The requirements for AS1668 controls vary widely from state to state, within states and within individual buildings. It is therefore difficult to generalise on mode of operation.
We would like to cover this subject by providing some options when wiring a system that has an addressable fire indicator panel.
The options are not exhaustive, however, the options cover most situations and are intended to give a general overview.
OPTION NO 1
Conventional wiring, a multicore cable (usually 5 core), is run from the FIP to the mechanical control panel/s for each fan.
Typically used when there is a small number of controls required, or when the mechanical control panel is in close proximity.
OPTION NO 2
Addressable wiring, a dedicated addressable loop is run from the FIP, to each mechanical control panel, then back to the FIP. Addressable devices are placed along side the mechanical control panels to transfer the relevant data.
Typically used when there is a multiple number of mechanical control panels, each with a small number of fans.
OPTION NO 3
High level communication wiring, a dedicated communication loop is run from the FIP to each mechanical control panel, then back to the FIP. Data gathering panels are placed along side the mechanical control panel or in strategic locations. Wiring from the DGP to the mechanical panels would be either in conventional wiring or addressable.
Typically used when there is a large site with multiple mechanical control panels, each with a large number of fans.
6.0 EMERGENCY WARNING AND INTERCOMMUNICATION SYSTEMS
Emergency Warning and Intercommunication systems can be broken into two specific areas. 1. Single zone evacuation, 2. Multi zone evacuation that incorporates an intercommunication system.
The following descriptions are not exhaustive, however, they provide a guide as to what is currently available.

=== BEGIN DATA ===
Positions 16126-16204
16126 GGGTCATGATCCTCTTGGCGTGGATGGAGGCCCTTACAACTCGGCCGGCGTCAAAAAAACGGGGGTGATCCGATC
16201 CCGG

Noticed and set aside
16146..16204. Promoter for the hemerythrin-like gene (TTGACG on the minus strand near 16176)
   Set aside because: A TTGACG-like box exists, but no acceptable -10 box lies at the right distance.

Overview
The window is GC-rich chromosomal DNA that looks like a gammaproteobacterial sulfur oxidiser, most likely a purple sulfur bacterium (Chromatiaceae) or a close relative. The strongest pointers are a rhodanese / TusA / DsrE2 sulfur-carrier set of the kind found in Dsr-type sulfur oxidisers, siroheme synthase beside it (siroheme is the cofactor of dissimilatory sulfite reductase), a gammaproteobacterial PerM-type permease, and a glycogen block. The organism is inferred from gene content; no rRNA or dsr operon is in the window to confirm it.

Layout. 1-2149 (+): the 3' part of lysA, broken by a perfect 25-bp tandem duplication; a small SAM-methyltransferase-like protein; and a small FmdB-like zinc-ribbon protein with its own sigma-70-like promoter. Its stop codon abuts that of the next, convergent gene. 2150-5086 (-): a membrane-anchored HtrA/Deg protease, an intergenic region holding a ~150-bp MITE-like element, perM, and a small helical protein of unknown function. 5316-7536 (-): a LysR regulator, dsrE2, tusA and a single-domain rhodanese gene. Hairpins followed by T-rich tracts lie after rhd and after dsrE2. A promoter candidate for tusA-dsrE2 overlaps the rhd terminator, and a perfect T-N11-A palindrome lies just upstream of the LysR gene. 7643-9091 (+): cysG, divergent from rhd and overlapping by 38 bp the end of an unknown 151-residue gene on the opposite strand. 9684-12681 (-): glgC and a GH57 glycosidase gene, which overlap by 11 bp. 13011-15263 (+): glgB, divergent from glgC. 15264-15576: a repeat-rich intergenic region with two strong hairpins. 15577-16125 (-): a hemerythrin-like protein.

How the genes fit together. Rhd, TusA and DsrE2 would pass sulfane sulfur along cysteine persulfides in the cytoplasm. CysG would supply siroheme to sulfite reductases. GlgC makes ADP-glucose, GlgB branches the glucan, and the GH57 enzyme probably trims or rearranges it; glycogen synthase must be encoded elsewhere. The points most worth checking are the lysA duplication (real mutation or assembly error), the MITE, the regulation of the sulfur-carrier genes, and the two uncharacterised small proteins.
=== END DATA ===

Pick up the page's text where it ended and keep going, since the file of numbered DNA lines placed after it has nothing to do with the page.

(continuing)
1. SINGLE ZONE EVACUATION
Self contained tone generator and speaker. They provide alert evacuation tones only. Typically used as a substitute for internal fire alarm bells.
Combined tone generator and small wattage amplifier. They provide alert and evacuation tones as well as the option of public address. Suitable 100 volt line speakers are to be used with this system. They are generally fitted into the sites FIP and are used on small sites.
Stand alone system. They provide alert and evacuation tones as well as public address. Other characteristics are, large wattage amplifier, number of auxiliary inputs available, visual alarm output available, battery back up provided. Used on small to medium sites.
2. MULTIZONE EVACUATION
Generally a large site will be split into evacuation zones. Fire compartments, floor levels or manageable areas, usually define a zone. Each zone is fitted with its own speaker system capable of providing background music, alert and evacuation tones as well as public address. Visual alarms are used to supplement the speaker warning in high ambient noise areas eg plantrooms. Each zone is individually controlled at the master emergency control panel (MECP).
As well as the speakers, warden intercom point/s are generally provided in each zone. The WIPs are used to communicate information to the head warden via the MECP in an emergency situation. This is known as the emergency intercom system.
Optional equipment available to help your client utilise the system to its fullest are secondary emergency control panels (SECP) and remote paging consoles (RPC). SECPs can be located in one or many locations and give the operator full control and indication of the system. RPCs can also be located in one or many locations. They allow the operator to page (public address) one zone, a group of zones or all zones.
The next progression in evacuation systems is to distribute the main equipment. In a conventional system, the amplifiers, speaker terminations, WIP terminations, etc, are housed in one central location, the MECP. With a distributed system, data gathering panel/s are placed in strategic locations. The DGPs house the necessary equipment to run the apparatus (speakers, visual alarms, WIPs) in its local area - the only control and indication is at the MECP (unless SECPs are provided), as is the case with standard systems. Distributed systems are used in sites such as hotel resorts and large hospitals.